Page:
Diageo eyes ‘real growth opportunity’ in no-ABV sector

31st January, 2020 by Nicola Carruthers

After taking a majority stake in non-alcoholic ‘spirit’ brand Seedlip, Diageo said it sees a “real growth opportunity” for the group and will continue investing in the alcohol-free category. 

Diageo acquired non-alcoholic ‘spirit’ Seedlip last year

UK drinks giant Diageo increased its shareholding in booze-free Seedlip to a majority stake in August 2019. At the time, the group said it “will be a global drinks giant of the future”. The acquisition marked Diageo’s entry into the non-alcoholic ‘spirits’ category.

The Johnnie Walker maker first acquired a minority stake in Seedlip in 2016 through its Distill Ventures growth accelerator programme, which supports high-potential brands with investment and expert guidance.

In the group’s final six months of 2019, Diageo said the completion of the deal resulted in an “exceptional step up gain of £8m (US$10.4m)”.

Speaking at a press briefing for its financial results yesterday (30 January), Diageo’s chief financial officer, Kathryn Mikells, said the non-alcoholic space “is an area that we’re looking to invest in”.

“It’s still a quite nascent space, but we do view it as a real growth opportunity”, she said. “Seedlip I would say is one of the largest early brands in this space but it will be a place that you’ll see us coming forward. We’ll continue to invest in small founder-led brands in the same space.”

Mikells added that volumes for the non-alcoholic space “are still really small today” and that its investment in Seedlip and the category is “for the long-term”.

She also said the brand is not the only product operating in the no- and low-alcohol space within Diageo’s portfolio, citing the launch of the Gordon’s “ultra-low-alcohol” range in June 2018.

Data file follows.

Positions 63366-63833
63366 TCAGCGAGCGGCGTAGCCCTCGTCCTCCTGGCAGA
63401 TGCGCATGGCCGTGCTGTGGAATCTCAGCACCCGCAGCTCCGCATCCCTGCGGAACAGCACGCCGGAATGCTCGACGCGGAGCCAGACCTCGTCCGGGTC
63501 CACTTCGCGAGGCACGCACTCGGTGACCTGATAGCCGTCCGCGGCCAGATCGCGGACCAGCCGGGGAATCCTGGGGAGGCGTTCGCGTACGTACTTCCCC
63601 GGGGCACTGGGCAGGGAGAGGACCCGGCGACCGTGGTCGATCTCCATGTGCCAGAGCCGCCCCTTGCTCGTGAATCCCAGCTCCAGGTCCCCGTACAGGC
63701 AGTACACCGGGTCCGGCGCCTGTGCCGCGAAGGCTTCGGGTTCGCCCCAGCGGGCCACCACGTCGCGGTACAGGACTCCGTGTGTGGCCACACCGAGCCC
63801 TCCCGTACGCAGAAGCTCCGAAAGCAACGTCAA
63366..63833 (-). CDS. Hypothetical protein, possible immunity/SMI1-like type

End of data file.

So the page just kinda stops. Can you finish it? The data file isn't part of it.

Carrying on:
Vodka performance

During the group’s second half of 2019, vodka sales dropped 1%, due to a decline in North America. Smirnoff grew 1% boosted by “strong growth” in Mexico and Australia, while Cîroc fell by 9% and Ketel One declined by 1%. Both the decreases were attributed to the US spirits market.

Addressing the category’s decline, Diageo’s chief executive Ivan Menezes said vodka “is extremely competitive in the US.”

He continued: “It has been for the last few years and it remains the most competitive category. It’s got the most entrants and so, it’s tough. Smirnoff is now stabilising and is in better shape than it was a few years ago.”

Tito’s Handmade Vodka overtook Smirnoff as the best-selling spirit in the US in 2019, knocking the Diageo-owned brand off the top spot for the first time in more than a decade, according to an IWSR report earlier this month.

Menezes said Ketel One is “healthy and growing” and that while it appeared to decline, this was due to the “phenomenal launch” of the brand’s low-ABV Botanical range in May 2018.

Regarding Cîroc’s 9% drop, Menezes said: “Cîroc is a little more challenging because its flavours are more volatile and that will take us some more time to stabilise.

“So our vodka performance should slowly improve but in the context of the total portfolio in the US, this is one of the strengths of our portfolio. While vodka is tougher, we’ve got Tequila and American whiskey and other things growing fast. So we can manage the total portfolio to deliver the 6% growth that you saw in these numbers.”

During the period, Tequila reported a 31% increase. The boost was driven by the double-digit growth of Don Julio and Casamigos in the US, and Don Julio in Latin American and Caribbean.

US whiskey increased by 6%, while Canadian whisky was up by 11% with “strong growth” from Crown Royal in the US.

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